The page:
A new law taking effect next year is targeted at curbing opioid dependence and prescription fraud in the state of Tennessee. This law, stemming from Senate Bill 810, prevents doctors from issuing printed or handwritten prescriptions for controlled substances such as opioids, stimulants, and other potentially habit-forming medications. Instead, licensed physicians must electronically submit prescriptions.
Many who have been advocating addiction prevention in addition to lawmakers in the state have celebrated the new Tennessee electronic prescription laws, claiming they will bring down the number of individuals who abuse prescription opioids and other drugs, engage in prescription fraud, or otherwise illegally take advantage of written prescriptions.
The Tennessee opioid crises
Many experts agree that the excessive overprescribing of opioid substances by medical professionals in the state of Tennessee is the basis for the opioid crisis in the state. According to the CDC, in 2017, the rate of opioid prescribing was 94.4 prescriptions per 100 people, ranking Tennessee as number three in this category in the nation. The deaths in Tennessee due to opioid overdose have also continued to rise. In 2018, the state reported over 1300 opioid related deaths.
Governmental action to stop the opioid epidemic
In 2016, Prescription Safety Act was instituted that further supported the Control Substance Monitoring Database (CSM) which enables pharmacies and doctors to check if a patient has already been prescribed controlled substances. This database helps reduce the occurrence of doctor shopping, a practice in which patients visit multiple doctors to access numerous prescriptions for the same controlled substance.
The TN Together initiative was implemented recently, which targets the goal of preventing addiction through media campaigns and education that reinforce the fact that opioid addiction negatively impacts individuals in every facet of society.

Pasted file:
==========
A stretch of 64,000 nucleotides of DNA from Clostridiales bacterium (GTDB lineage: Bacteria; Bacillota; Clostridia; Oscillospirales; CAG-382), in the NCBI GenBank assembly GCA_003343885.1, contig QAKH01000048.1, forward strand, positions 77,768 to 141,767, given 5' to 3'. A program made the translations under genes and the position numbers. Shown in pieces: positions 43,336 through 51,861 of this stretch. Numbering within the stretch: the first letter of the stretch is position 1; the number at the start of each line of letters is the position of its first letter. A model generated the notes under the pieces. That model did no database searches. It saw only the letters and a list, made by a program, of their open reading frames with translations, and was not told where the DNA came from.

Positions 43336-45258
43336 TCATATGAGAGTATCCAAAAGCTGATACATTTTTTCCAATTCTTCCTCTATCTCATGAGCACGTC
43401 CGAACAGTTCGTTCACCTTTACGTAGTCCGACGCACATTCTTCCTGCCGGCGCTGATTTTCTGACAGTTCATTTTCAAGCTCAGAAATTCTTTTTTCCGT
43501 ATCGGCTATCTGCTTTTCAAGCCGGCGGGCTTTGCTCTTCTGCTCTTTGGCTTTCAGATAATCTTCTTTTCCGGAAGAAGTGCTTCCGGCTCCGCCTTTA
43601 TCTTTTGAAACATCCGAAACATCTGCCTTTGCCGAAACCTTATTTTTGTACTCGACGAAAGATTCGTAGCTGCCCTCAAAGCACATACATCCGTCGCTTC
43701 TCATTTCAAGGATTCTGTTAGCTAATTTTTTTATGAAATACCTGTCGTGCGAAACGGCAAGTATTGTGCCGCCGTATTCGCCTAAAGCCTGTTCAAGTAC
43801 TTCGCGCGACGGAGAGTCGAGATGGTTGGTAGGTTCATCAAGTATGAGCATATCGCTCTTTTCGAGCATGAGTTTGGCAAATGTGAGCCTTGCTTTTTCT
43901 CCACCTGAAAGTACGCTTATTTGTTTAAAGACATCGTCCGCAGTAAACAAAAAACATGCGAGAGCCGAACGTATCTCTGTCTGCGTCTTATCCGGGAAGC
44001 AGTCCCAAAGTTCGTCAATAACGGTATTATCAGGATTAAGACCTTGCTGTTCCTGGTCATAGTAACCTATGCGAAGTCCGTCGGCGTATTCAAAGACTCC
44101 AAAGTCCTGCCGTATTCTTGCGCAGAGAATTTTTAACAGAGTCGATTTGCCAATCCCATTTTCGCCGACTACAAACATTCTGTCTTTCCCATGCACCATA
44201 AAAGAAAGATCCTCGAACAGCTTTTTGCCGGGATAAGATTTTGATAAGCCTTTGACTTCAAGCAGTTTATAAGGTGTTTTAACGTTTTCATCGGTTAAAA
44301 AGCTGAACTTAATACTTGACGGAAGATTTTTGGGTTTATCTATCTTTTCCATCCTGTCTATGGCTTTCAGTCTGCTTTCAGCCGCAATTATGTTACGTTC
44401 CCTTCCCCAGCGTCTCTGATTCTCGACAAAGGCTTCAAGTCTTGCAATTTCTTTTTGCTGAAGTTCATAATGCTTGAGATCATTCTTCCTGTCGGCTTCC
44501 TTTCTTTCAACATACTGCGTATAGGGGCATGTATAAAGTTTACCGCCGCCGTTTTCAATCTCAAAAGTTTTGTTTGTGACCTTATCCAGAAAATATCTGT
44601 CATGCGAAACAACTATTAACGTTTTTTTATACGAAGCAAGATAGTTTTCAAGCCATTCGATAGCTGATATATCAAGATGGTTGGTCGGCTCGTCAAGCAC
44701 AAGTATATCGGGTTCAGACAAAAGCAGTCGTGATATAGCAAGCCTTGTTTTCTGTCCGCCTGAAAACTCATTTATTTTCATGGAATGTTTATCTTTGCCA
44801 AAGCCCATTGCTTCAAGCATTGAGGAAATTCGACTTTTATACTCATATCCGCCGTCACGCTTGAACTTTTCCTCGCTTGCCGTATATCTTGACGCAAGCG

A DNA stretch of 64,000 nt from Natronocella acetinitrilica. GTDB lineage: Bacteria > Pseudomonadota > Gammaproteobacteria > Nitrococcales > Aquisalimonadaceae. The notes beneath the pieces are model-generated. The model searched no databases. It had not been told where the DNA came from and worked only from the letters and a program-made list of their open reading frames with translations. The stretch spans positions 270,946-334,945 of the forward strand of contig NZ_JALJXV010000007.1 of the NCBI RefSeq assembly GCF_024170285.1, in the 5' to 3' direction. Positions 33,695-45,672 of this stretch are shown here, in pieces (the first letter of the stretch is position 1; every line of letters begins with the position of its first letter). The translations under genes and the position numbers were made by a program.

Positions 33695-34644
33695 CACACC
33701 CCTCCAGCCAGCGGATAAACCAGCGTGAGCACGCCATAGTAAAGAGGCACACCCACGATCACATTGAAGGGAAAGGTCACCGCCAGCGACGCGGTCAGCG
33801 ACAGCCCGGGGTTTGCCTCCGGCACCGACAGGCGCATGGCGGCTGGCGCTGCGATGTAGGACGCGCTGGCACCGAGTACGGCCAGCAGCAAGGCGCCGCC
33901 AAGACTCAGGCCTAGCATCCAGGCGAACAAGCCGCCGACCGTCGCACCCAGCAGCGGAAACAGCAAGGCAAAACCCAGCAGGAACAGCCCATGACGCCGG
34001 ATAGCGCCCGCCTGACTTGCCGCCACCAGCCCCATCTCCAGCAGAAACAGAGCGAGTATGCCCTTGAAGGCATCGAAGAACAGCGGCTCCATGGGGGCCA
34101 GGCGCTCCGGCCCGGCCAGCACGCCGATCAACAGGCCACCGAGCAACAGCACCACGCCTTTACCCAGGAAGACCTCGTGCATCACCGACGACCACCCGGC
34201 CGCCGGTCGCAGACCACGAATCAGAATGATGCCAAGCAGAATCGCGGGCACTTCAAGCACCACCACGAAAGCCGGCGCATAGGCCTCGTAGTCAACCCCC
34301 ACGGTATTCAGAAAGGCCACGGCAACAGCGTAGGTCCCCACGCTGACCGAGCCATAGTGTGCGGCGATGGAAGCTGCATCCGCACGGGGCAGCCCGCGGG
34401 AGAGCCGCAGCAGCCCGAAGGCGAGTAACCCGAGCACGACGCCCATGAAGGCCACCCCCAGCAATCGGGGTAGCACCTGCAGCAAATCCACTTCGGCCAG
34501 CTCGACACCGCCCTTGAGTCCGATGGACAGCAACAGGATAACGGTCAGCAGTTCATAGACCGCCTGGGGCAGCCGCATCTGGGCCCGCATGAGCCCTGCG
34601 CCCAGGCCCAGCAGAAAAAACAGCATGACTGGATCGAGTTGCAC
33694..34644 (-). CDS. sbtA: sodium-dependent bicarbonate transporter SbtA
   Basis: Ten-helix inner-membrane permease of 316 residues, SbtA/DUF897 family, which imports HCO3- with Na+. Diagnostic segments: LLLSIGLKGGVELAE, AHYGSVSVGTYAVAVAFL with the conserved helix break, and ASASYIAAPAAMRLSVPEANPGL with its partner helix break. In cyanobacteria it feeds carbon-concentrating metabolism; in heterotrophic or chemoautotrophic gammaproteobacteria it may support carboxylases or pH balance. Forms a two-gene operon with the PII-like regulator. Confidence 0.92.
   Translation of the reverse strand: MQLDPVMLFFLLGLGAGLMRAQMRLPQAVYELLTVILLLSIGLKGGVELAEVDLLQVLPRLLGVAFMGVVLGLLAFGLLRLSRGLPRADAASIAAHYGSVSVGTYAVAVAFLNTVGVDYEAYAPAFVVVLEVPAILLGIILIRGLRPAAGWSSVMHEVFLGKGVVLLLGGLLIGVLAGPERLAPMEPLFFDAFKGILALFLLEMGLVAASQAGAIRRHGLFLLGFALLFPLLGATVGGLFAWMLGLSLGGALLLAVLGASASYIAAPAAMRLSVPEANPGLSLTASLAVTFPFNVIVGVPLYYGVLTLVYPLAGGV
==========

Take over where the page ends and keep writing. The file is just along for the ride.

The legislative actions stemming from TN Together include House Bill 1831 which went into effect in 2018. The legislation reduces the dosage of opioid prescriptions and their duration for individuals who have never received these prescriptions in the past.
Tennessee’s updated electronic prescription laws
The latest effort to combat opioid addiction in Tennessee includes the new electronic prescription laws described above. Even though the law will not go into effect until the first day of 2021, pharmacies and doctors have already started operating in accordance with the new requirements of the upcoming law. This is happening as the medical community changes over from handwritten printed prescriptions to standardized electronic prescribing systems. These laws can also have the effect of reducing the occurrence of medical malpractice related to prescription drugs.
This new mandate covers all Schedule II-IV drugs, which means prescriptions for routine medications such as Codeine, Adderall, Vicodin, Xanax, and Percocet. All of these prescriptions will require electronic submissions going forward.
It is yet to be determined how effective the new mandate will be in limiting the abusive opioids in Tennessee. In the meantime, Tennessee is continuing to put greater resources into various areas of society to help those affected by opioid addiction.
If you or a loved one has suffered controlled substance overdose after being prescribed one of these drugs, including potentially opioids, Bailey & Greer, PLLC, can help. Our Memphis medical malpractice attorneys are here to review your case and provide you with the legal representation you need to recover any compensation you deserve for your injuries. To arrange a free consultation, call us today at 901-680-9777 or fill out our contact form.